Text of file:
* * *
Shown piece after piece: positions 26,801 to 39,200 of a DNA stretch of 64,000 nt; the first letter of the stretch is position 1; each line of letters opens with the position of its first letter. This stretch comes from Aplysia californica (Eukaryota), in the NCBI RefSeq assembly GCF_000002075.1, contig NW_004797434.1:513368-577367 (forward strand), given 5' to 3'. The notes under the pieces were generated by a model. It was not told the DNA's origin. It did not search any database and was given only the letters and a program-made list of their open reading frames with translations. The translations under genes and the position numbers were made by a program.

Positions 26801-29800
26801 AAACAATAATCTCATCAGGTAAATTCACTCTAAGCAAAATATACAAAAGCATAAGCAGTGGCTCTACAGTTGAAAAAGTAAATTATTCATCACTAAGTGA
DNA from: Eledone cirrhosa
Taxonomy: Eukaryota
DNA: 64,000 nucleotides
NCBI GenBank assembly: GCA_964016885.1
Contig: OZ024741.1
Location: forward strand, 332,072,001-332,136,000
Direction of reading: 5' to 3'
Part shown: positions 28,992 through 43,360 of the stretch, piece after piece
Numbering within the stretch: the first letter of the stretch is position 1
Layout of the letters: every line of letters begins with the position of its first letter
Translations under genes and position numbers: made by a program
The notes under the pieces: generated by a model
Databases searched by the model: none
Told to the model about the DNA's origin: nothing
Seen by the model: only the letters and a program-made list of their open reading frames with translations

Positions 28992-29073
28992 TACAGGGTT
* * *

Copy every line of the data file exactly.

Shown piece after piece: positions 26,801 to 39,200 of a DNA stretch of 64,000 nt; the first letter of the stretch is position 1; each line of letters opens with the position of its first letter. This stretch comes from Aplysia californica (Eukaryota), in the NCBI RefSeq assembly GCF_000002075.1, contig NW_004797434.1:513368-577367 (forward strand), given 5' to 3'. The notes under the pieces were generated by a model. It was not told the DNA's origin. It did not search any database and was given only the letters and a program-made list of their open reading frames with translations. The translations under genes and the position numbers were made by a program.

Positions 26801-29800
26801 AAACAATAATCTCATCAGGTAAATTCACTCTAAGCAAAATATACAAAAGCATAAGCAGTGGCTCTACAGTTGAAAAAGTAAATTATTCATCACTAAGTGA
DNA from: Eledone cirrhosa
Taxonomy: Eukaryota
DNA: 64,000 nucleotides
NCBI GenBank assembly: GCA_964016885.1
Contig: OZ024741.1
Location: forward strand, 332,072,001-332,136,000
Direction of reading: 5' to 3'
Part shown: positions 28,992 through 43,360 of the stretch, piece after piece
Numbering within the stretch: the first letter of the stretch is position 1
Layout of the letters: every line of letters begins with the position of its first letter
Translations under genes and position numbers: made by a program
The notes under the pieces: generated by a model
Databases searched by the model: none
Told to the model about the DNA's origin: nothing
Seen by the model: only the letters and a program-made list of their open reading frames with translations

Positions 28992-29073
28992 TACAGGGTT